Adaptation of farming practices to mitigate adverse impacts of climate change on wetland water levels is a potential watershed management option as described in objective (3). WETLANDSCAPE has now been modified to incorporate land-use options as model variables. Specifically, in addition to grassland, we have now incorporated row crops (e.g. corn), small grain (e.g. wheat) and grazing options into WETLANDSCAPE. This new capability for WETLANDSCAPE enables us to start conducting an economic analysis of duck productivity under climate change (objective 3). Data from the wetland simulations of alternative climate scenarios are now being used to examine the economic outcomes of alternative management strategies for breeding waterfowl. The results of this study will: 1) determine whether intensive management activities can cost-effectively mitigate the effects of climate change on breeding waterfowl, and 2) describe how the costs of mitigating climate change effects on waterfowl change under alternative climate scenarios. WETLANDSCAPE model simulations are complete, and productivity modeling and economic analyses are currently being worked into a draft manuscript (see Rashford et al. in preparation below).

WETLANDSCAPE is now ready for use in conducting analyses of non-linear or threshold effects associated with incremental climate change (objective 4). Work during the past 2 years to test and evaluate model components, develop capacity to evaluate economic consequences of management, and construction of a new series of temperature and precipitation scenarios for our modeling using CLIMGEN based on the most recent IPCC GCM’s have prepared us for these non-linear analyses. Evaluation of possible future climates outside the confines of historic climate using CLIMGEN will be the basis for our second set of papers in year 3.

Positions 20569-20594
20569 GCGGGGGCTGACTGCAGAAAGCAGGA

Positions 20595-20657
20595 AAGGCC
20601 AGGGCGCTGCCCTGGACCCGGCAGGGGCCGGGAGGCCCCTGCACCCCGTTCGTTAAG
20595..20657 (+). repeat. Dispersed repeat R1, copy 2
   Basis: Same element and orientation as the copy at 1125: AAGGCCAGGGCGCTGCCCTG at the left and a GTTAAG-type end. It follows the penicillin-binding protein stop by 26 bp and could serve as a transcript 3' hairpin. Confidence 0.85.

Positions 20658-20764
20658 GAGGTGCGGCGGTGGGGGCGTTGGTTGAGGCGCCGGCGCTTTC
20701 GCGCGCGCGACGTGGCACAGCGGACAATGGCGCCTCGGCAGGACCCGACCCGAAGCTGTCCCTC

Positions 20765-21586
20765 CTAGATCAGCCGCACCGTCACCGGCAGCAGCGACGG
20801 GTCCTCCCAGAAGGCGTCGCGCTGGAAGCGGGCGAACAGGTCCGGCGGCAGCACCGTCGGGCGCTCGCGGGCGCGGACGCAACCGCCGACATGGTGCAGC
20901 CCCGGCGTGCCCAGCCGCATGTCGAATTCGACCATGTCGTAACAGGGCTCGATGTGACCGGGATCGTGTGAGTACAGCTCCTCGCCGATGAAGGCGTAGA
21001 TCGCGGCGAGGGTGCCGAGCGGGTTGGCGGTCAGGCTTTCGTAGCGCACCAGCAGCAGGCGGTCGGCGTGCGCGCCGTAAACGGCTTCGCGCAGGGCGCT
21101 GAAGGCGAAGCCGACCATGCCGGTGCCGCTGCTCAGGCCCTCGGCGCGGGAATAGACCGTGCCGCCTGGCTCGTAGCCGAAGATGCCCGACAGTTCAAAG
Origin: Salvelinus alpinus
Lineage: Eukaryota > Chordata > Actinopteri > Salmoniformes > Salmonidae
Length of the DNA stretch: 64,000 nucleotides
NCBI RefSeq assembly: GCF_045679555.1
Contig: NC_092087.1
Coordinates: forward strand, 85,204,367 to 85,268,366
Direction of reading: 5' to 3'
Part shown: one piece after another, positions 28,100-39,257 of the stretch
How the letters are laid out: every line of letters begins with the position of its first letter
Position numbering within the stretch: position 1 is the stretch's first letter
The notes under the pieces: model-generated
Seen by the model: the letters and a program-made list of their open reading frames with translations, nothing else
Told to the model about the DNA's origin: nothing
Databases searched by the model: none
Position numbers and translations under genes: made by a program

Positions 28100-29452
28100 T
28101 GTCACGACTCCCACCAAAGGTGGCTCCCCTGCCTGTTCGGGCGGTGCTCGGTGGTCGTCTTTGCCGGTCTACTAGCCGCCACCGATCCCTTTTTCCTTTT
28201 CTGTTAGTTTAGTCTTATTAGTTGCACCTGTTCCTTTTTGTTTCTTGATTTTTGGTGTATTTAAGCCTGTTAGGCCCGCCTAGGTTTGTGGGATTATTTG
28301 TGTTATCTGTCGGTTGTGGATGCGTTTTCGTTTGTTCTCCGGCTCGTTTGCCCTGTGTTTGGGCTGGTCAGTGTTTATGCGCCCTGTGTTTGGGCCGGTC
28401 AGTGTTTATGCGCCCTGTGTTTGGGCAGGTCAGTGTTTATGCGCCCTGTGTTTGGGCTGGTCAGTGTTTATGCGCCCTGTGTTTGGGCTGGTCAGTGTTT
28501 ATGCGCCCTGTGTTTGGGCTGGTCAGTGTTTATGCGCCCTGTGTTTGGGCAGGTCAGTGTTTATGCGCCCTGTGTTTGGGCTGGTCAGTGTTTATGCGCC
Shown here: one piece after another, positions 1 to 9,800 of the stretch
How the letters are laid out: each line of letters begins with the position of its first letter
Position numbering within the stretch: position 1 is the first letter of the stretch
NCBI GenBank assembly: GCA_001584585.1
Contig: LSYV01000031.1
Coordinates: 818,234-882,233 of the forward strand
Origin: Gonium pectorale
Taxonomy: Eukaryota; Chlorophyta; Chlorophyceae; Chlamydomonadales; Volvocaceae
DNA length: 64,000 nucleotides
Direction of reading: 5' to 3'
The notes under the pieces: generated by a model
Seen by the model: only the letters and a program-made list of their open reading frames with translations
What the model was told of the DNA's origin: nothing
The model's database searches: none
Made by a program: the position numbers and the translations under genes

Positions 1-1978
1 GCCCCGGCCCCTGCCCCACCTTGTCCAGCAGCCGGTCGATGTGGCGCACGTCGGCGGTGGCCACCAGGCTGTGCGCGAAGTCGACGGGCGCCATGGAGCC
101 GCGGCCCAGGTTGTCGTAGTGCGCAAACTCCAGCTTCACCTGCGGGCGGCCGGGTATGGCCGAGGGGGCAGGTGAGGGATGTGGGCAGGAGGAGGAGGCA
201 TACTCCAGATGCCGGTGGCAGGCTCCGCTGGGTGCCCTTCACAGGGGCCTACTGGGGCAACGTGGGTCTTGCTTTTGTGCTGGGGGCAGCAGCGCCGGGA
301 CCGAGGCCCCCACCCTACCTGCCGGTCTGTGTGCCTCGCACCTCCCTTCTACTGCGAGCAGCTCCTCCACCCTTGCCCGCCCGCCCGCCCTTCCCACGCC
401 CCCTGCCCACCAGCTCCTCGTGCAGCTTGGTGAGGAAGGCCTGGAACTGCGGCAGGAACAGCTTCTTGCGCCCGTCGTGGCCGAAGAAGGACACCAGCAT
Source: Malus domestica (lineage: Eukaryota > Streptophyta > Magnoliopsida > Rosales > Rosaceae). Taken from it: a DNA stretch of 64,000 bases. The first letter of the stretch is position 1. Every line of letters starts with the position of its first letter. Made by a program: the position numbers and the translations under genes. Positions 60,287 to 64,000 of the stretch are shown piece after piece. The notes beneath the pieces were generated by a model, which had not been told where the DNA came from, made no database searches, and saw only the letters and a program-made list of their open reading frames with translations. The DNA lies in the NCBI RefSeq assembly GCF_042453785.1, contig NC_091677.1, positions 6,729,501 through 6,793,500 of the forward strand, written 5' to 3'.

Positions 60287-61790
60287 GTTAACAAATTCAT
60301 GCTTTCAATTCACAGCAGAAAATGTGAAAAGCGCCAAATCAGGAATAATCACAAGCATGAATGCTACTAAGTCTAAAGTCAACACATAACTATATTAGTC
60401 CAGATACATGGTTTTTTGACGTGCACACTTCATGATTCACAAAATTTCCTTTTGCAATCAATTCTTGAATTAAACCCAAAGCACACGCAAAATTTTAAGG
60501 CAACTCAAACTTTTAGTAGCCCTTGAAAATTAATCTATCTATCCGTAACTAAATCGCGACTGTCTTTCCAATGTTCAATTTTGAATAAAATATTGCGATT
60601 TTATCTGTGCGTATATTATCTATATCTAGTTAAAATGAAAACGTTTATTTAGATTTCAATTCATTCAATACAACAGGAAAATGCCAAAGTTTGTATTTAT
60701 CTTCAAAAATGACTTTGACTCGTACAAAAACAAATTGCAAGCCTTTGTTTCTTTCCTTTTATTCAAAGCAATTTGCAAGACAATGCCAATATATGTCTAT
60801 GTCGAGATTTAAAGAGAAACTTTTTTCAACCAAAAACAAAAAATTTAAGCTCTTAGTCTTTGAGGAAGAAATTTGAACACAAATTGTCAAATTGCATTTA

Consistent with objective (5), model parameterization and calibration in the past year has been improved by having upgraded stage recorders installed and tested at our long-term Orchid Meadows and Crystal Springs field sites and a new field site at Goebel Ranch (near Aberdeen, SD) completed in 2008. Water levels in 34 wetlands are now estimated every 30 minutes during the growing season, compared to 2 week intervals during our previous studies. Weather data from our Orchid Meadows field site also has been greatly improved by installation of a remote weather station in 2007 with real time access via the Internet.

Journal Articles on this Report : 3 Displayed | Download in RIS Format

Other project views: All 58 publications 7 publications in selected types All 6 journal articles
Type Citation Project Document Sources
Journal Article Johnson WC, Werner B, Guntenspergen GR, Voldseth RA, Millett B, Naugle DE, Tulbure M, Carroll RWH, Tracy J, Olawsky C. Prairie wetland complexes as landscape functional units in a changing climate. BioScience 2010;60(2):128-140. R833016 (2008)
R833016 (2009)
R833016 (2010)
R833016 (Final)
  • Full-text: BioOne-Full Text HTML
  • Abstract: BioOne-Abstract
  • Other: BioOne-Full Text PDF
  • Journal Article Voldseth RA, Johnson WC, Gilmanov T, Guntenspergen GR, Millett BV. Model estimation of land-use effects on water levels of northern Prairie wetlands. Ecological Applications 2007;17(2):527-540. R833016 (2007)
    R833016 (2008)
    R833016 (Final)
  • Abstract from PubMed
  • Full-text: ResearchGate-Full Text PDF
  • Abstract: ESA-Abstract
  • Journal Article Voldseth RA, Johnson WC, Guntenspergen GR, Gilmanov T, Millett BV. Adaptation of farming practices could buffer effects of climate change on Northern Prairie wetlands. Wetlands 2009;29(2):635-647. R833016 (2008)
    R833016 (2009)
    R833016 (2010)
    R833016 (Final)
  • Full-text: ResearchGate-Full Text PDF
  • Abstract: Springer-Abstract
  • Supplemental Keywords:

    ecological effects, non-linear effects, ecosystem, scaling, modeling, climate models, biodiversity, threshold, North Dakota-ND, South Dakota-SD, Iowa-IO, Minnesota-MN, Canadian Prairies,, RFA, Scientific Discipline, Air, climate change, Air Pollution Effects, Environmental Monitoring, Ecological Risk Assessment, Atmosphere, anthropogenic stress, biodiversity, environmental stressors, ecosystem impacts, landscape characterization, climate variability, Global Climate Change

    Relevant Websites:

    http://wetlandscape.sdstate.org exit EPA

    Progress and Final Reports:

    Original Abstract
  • 2007 Progress Report
  • 2009 Progress Report
  • 2010 Progress Report
  • Final Report